Casualties of Law
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4 November 2013
The abolition of legal aid and the incorporation of the Human Rights Act into English law have changed the way the legal profession deals with personal injury and clinical negligence cases, writes Fenella Quinn
The past couple of years have seen major changes in clinical negligence and personal injury. The largest, of course, is the well-charted abolition of legal aid, which is only now beginning to show its effects. And, as the the bar grapples with this change, it must also gear up for the effects of the Human Rights Act.
These changes have come about at the very time that the bar is having to completely reassess its mind-set in order to become commercially fit for the modern world.
While the abolition of legal aid for personal injury cases is a widely unpopular move, taking into account the massive success rate in these types of claim, it is starting to have an interesting effect.
"Conditional fees will mark out those who are prepared to do them sensibly - those who can manage themselves commercially and nottake silly risks," says Bill Braithwaite QC of Exchange Chambers in Liverpool.
While he points out that some firms are embracing conditional fees, providing insurance and expecting to do very well without legal aid, others fear that conditional fees bring a commercial pressure to bear on personal injury cases that can only jeopardise their results.
"Firms that do conditional fee agreements will need to find barristers who are prepared to do it - some are and some aren't," says Braithwaite. "No fees could have a big impact - if you fail on a few, then that's a lot of no fees. If you magnify that across a whole set, it will do very badly and it will have to disband. On the other hand, if you get a chambers that doesn't do them at all, solicitors won't use it, so it's a very fine line to tread."
He says that the answer for barristers lies in entering the commercial world. "Barristers need to understand that solicitors want them to take risks with them. We've got to get more involved with assessment at an early stage."
Stephen Irwin QC of Doughty Street Chambers, however, disagrees with the idea that barristers should be available on risk. "A lot of solicitors don't want barristers on risk," he says, adding that solicitors prefer to have barristers' fees covered by insurance to ensure they give independent advice. "Of course, if a barrister comes in early that's helpful because the earlier we are brought in, the more we can influence the settlement fee," he adds.
Irwin agrees, however, that it is important for solicitors to assess the risks involved when setting a success fee. Set a fee too low in a bid to attract business and you could find yourself out of pocket, he warns. Citing an example where a solicitor wins two out of every three cases, Irwin says a solicitor would need to charge a 50 per cent success fee on the two he wins in order to accommodate the costs he has borne in the losing case.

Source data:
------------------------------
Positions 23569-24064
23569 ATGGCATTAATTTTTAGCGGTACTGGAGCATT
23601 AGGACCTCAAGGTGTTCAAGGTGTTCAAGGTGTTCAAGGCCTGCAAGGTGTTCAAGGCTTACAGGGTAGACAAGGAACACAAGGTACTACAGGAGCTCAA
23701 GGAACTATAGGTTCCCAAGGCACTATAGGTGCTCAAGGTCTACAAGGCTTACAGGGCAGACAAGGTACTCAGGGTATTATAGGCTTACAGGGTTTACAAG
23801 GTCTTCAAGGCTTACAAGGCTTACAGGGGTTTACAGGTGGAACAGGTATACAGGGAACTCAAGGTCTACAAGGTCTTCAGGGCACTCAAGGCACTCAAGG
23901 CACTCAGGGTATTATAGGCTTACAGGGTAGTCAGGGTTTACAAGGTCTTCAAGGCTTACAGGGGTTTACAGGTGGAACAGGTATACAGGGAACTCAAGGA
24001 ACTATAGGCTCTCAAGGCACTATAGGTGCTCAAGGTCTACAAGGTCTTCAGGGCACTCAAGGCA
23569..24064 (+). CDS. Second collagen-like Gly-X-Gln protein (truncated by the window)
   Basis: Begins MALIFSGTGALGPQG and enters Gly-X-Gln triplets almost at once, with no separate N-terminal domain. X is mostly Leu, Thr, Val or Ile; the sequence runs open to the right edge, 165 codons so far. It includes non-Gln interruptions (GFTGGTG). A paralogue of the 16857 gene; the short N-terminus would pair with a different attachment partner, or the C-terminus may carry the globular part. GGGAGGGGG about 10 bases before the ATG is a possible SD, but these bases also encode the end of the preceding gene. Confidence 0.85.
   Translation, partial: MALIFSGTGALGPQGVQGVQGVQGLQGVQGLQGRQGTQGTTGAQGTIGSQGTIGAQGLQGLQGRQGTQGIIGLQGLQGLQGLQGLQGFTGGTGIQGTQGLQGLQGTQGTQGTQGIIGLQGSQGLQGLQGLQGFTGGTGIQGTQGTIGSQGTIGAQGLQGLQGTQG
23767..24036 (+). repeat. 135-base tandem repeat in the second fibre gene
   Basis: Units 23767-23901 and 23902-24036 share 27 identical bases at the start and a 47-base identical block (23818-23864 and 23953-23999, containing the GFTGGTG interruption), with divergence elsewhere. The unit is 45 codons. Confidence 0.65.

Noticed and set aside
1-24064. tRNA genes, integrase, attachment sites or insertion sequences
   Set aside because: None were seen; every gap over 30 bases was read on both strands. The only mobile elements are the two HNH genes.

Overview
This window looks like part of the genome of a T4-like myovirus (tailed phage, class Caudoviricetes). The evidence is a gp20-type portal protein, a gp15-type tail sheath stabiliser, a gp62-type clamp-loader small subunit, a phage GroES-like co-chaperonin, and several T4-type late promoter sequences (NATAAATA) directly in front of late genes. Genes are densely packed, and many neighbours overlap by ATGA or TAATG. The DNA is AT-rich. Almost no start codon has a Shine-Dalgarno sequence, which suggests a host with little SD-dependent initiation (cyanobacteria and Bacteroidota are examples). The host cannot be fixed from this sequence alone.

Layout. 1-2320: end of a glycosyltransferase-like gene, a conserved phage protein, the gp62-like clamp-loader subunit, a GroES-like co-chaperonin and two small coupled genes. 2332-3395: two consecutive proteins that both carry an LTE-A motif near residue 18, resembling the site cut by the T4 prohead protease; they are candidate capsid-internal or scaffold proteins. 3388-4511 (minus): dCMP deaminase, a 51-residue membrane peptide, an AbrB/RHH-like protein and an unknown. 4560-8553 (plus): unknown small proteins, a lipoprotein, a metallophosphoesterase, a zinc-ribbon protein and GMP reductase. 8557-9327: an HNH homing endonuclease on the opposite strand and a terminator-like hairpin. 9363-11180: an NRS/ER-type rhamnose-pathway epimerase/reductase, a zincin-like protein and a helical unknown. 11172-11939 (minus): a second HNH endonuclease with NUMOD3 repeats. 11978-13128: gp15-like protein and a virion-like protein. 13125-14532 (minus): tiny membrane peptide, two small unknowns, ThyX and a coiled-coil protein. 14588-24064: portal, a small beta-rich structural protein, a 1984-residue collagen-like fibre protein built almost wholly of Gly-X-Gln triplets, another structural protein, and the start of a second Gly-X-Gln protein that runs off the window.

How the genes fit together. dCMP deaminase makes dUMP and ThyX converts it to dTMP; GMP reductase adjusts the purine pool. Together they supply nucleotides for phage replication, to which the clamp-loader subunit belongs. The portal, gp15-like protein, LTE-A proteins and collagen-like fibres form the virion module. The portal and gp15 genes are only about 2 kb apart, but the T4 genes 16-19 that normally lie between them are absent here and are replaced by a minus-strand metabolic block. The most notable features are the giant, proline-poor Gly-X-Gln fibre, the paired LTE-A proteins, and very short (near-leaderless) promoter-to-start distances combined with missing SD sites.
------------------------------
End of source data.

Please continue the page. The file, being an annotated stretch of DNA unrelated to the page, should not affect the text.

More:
He says that failure to manage the risk factor effectively to cover losses could also raise ethical problems for cash-strapped solicitors. "If the solicitor agrees too low a fee he will be in financial trouble and he might settle cases too low in order to ensure success. There is an ethical problem there."
If the solicitor is paid in full out of the settlement fee, this leaves the client out of pocket. "That's a direct conflict between the solicitor and the client. We as barristers have to stand firm against this," states Irwin.
Under Bar Council practice guidelines, if the barrister thinks a settlement figure is too low, he or she must inform the client, tell them why the figure is too low, and, crucially, explain if there is a conflict of interest between themselves and their solicitor. If this is not adhered to, says Irwin, there will be a rash of cases where claimants sue because they have been underpaid for their claim.
A major change that everyone in both clinical negligence and personal injury is going to have to come to terms with very rapidly is the advent of the Human Rights Act. While claimants can currently sue in negligence or breach of statutory duty, after 2 October they will be able to sue for breach of the European Convention on Human Rights' articles protecting the right to life and imposing the duty on public authorities to take positive steps to ensure that lives are protected.
As every medical operation under anaesthetic involves risk of death, this will have an enormous impact, says Philip Havers QC of 1 Crown Office Row. "This may give rise to a broader approach to clinical negligence than the existing approach," he says.